In the movie industry, having the love life of an older couple as the focus of a film is a welcoming change — a breath of fresh air from the slew of fun but short-lived flings between young adults that flood the market. Since unhappy marriages are the cinematic norm, the authentic portrayal of the successful relationship between the two in “45 Years” made the film even more endearing.
The film is about Kate (Charlotte Rampling, “The Forbidden Room”) and Geoff Mercer (Tom Courtenay, “Dad’s Army”), an elderly couple planning a party for their 45th wedding anniversary. The festivities are to compensate for their 40th anniversary celebration that was cancelled due to Geoff’s unanticipated bypass surgery. The speed with which the backstory is introduced through dialogue without compromising the linear narrative is remarkable. Six days before the party, Geoff receives a letter informing him that the body of his ex-lover Katya, from the 1960’s, was finally discovered in a glacier in Switzerland, where he last saw her before she was trapped in a crevasse. This memory from his past causes him to lament the loss of his carefree youth. The way Kate supports him through this identity crisis, from encouraging him to pick up the German he lost from his time abroad to comforting him when he has difficulties in bed, is touching. Her sweet nature makes the intimacy and understanding of the relationship a beautiful promise to root for. The couple divides the household chores around each of their strengths and sleeping schedules, demonstrating their compassion for each other as individuals. It’s no surprise they are still together after so many years, as the two have learned how to skillfully meet each other’s needs.
However, Kate becomes increasingly upset as Geoff becomes preoccupied with Katya. He goes so far as to show interest in going back to Switzerland and seeing her one last time before she is buried. The blatant disregard Geoff has towards the big celebration of their anniversary illustrates the drama of the film — Kate restrains Geoff’s individuality, wanting the two of them to equally contribute to their achievements as a couple. The opposing yet reasonable desires of both characters solidifies the conflict.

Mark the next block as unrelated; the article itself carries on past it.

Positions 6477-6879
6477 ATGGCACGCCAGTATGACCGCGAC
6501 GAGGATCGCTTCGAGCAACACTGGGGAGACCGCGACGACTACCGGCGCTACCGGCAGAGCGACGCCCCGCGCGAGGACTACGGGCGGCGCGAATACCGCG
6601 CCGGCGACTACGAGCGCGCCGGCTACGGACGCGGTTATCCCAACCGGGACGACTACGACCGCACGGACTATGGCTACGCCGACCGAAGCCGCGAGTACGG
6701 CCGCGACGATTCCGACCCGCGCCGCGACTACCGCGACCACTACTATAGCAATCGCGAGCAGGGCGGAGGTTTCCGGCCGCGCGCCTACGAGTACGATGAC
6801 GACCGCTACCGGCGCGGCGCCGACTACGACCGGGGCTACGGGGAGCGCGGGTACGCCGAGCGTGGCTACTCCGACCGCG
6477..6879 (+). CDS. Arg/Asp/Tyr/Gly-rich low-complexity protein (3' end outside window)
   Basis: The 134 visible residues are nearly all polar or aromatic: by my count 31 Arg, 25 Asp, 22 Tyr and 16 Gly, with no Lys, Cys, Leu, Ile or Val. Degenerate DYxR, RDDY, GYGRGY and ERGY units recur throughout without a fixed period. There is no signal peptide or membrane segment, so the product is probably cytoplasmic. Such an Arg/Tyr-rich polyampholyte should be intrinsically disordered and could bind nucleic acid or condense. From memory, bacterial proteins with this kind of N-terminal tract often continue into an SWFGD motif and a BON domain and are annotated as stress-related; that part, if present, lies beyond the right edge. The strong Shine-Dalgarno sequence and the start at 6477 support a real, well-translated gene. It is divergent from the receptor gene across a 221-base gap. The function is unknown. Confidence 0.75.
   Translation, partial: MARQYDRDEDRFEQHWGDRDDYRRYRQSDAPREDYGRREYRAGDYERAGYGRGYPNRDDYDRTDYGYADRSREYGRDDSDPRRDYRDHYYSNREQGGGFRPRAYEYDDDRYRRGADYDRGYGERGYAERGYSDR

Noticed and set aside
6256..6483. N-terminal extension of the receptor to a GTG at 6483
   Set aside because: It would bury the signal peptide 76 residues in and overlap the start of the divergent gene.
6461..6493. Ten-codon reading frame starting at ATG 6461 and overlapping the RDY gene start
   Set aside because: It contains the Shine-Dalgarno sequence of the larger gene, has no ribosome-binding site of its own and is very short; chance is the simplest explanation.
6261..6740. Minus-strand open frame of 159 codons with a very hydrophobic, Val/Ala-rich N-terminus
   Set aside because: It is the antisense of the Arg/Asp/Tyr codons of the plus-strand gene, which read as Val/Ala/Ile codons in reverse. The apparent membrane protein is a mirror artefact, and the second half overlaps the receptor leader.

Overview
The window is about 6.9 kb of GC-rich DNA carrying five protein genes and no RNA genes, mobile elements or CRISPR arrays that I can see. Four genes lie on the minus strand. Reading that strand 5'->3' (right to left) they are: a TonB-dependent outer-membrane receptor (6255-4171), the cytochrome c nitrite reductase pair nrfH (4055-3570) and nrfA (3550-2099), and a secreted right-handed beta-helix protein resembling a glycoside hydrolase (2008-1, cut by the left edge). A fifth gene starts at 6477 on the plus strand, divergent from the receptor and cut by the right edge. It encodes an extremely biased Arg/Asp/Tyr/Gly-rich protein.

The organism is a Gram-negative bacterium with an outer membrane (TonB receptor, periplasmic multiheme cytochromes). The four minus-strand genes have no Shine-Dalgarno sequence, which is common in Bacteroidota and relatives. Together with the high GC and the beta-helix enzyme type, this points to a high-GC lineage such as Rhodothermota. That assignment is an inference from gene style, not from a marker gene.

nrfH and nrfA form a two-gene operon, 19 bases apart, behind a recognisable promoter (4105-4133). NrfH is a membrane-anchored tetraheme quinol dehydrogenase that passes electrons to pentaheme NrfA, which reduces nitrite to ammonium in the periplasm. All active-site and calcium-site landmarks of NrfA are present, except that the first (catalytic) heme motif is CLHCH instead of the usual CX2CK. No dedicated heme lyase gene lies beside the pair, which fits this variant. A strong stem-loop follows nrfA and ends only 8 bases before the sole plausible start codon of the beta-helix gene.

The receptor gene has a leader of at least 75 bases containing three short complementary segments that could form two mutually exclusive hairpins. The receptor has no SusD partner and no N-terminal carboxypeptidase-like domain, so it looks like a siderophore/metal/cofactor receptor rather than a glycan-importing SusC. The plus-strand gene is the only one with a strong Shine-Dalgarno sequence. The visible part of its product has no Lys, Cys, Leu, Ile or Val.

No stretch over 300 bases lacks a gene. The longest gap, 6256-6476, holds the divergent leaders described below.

There is not much plot to “45 Years,” but the film paints the entire world of elderly couples with excellent care. The performances by Rampling and Courtenay are outstanding, bringing to life the nuances of their respective conflicted characters. The use of intertitles to divide the plot into six distinct days keeps the plot continually developing without ever letting the pacing or structure of the film feel predictable. It manages to highlight the film’s realism without ever breaking its focus on the fate of the Mercers’ relationship, which is no easy feat considering the vivid characters that populate the protagonists’ lives.
In an age where over 30 percent of marriages end in divorce, it is heartening to see such a tender portrayal of enduring attachment. Not the happy endings of fairy tales, but the actual commitment of two people who care for each other and want to fight the world by each other’s side in spite of their differences. Even though it is but one purifying drop in the sea of sleazy romance films, “45 Years” is testament to the fact that we are still capable of entertaining the elusive concept of true love, evident by the way the audience was brought to tears by the Mercers’ realistic problems and triumphs.